The Mandatory Provident Fund Schemes Authority (MPFSA) wrapped up last Friday its six-week public consultation on a proposed automatic mechanism for adjusting member contributions to the pension fund.
The proposal drew a wave of opposition from various quarters. Momentum 107, a local taxpayers’ organization, likened the proposed changes to “robbing the working population”.
The authority said it received some 25,000 comments on Friday alone, and over 30,000 during the whole consultation period. It can be assumed that most of them opposed the changes.
Under the existing adjustment mechanism, employees with monthly income less than HK$7,100 are not required to make contributions to the MPF, while those with income above HK$30,000 must contribute a maximum of HK$1,500 to the fund.
The thresholds and amounts of contribution are reviewed every four years, according to the current ordinance.
Under the automatic mechanism proposed by the MPFSA, any changes to MPF contributions can be done automatically and the revision period will be shortened to once every two years.
The proposal is similar to the fare adjustment mechanism implemented by the MTR Corporation (00066.HK). Members’ contribution level can be changed according to the automatic mechanism, which will take into consideration the monthly median income of all employees in the city.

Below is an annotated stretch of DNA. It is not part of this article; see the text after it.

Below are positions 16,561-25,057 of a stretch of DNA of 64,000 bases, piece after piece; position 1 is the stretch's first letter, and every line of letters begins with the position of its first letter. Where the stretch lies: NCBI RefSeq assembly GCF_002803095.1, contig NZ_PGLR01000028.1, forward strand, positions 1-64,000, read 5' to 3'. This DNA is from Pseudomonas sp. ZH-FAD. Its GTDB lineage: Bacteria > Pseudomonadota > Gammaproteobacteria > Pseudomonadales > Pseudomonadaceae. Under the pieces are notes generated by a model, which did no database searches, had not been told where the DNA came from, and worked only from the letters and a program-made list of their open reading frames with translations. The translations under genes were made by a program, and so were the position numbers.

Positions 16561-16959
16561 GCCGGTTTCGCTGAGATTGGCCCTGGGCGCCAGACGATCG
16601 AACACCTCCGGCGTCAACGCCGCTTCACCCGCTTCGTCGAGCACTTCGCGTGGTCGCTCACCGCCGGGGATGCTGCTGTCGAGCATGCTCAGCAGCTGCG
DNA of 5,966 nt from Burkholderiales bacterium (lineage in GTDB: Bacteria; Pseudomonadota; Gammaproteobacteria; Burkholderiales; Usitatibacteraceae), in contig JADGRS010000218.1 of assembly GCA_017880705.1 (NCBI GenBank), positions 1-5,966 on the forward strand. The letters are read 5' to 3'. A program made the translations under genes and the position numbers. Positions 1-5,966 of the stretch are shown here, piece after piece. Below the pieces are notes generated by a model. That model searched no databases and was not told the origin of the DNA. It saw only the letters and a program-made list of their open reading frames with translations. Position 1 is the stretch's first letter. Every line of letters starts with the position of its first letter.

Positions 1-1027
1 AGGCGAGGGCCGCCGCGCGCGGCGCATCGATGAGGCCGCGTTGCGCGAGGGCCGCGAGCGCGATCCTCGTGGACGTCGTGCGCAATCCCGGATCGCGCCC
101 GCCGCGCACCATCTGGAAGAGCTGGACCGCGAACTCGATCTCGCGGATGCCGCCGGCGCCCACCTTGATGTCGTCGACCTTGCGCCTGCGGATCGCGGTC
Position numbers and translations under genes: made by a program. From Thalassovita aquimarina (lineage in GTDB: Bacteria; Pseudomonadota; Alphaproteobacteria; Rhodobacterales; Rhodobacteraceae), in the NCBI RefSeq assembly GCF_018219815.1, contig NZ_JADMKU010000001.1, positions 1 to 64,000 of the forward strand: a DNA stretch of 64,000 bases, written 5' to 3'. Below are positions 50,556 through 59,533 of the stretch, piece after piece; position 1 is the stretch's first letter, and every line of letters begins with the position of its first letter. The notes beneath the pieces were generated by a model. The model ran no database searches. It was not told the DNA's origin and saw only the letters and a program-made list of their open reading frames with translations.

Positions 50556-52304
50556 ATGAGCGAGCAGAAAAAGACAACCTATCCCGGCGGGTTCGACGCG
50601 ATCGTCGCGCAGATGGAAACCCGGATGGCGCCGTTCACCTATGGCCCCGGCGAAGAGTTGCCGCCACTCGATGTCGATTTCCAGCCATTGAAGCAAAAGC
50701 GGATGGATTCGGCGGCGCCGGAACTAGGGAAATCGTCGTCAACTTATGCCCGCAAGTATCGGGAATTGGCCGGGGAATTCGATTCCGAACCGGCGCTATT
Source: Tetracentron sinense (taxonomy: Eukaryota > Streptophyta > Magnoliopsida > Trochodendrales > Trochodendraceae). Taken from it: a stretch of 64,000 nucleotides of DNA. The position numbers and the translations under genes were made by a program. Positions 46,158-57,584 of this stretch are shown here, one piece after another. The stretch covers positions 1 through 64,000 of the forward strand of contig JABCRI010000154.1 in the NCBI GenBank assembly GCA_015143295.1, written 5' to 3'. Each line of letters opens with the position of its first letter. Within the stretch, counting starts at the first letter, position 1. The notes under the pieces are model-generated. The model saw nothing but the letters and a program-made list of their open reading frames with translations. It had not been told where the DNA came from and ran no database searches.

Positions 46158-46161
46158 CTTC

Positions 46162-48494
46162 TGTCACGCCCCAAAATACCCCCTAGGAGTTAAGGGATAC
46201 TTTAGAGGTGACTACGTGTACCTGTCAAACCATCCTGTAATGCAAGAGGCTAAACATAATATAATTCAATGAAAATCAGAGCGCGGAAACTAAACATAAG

Approval from the Legislative Council of the changes will no longer be needed.
If the proposed mechanism is implemented today, employees making more than HK$8,300 will have to contribute to the MPF. And the maximum contribution will go up to HK$1,750 a month.
The rationale for setting up the MPF is to make sure employed individuals set aside a certain amount from their monthly income as retirement savings.
The main reason why most people hate putting more money into the pension fund is its track record of low returns, high administrative fees and inflexibility.
Many people like to compare the MPF with the Singapore Central Provident Fund (CPF).
Unlike the MPF which could experience losses in adverse market conditions, the CPF earns a minimum risk-free interest of 2.5 percent guaranteed by the government.
Also, the Singaporean scheme allows contributors to draw from the fund which they could use as part of the down payment to acquire their own homes.
Although this option cuts both ways, depending on whether the property market is already too expensive, it is after all a more flexible arrangement.
But Hong Kong people do not have that choice.
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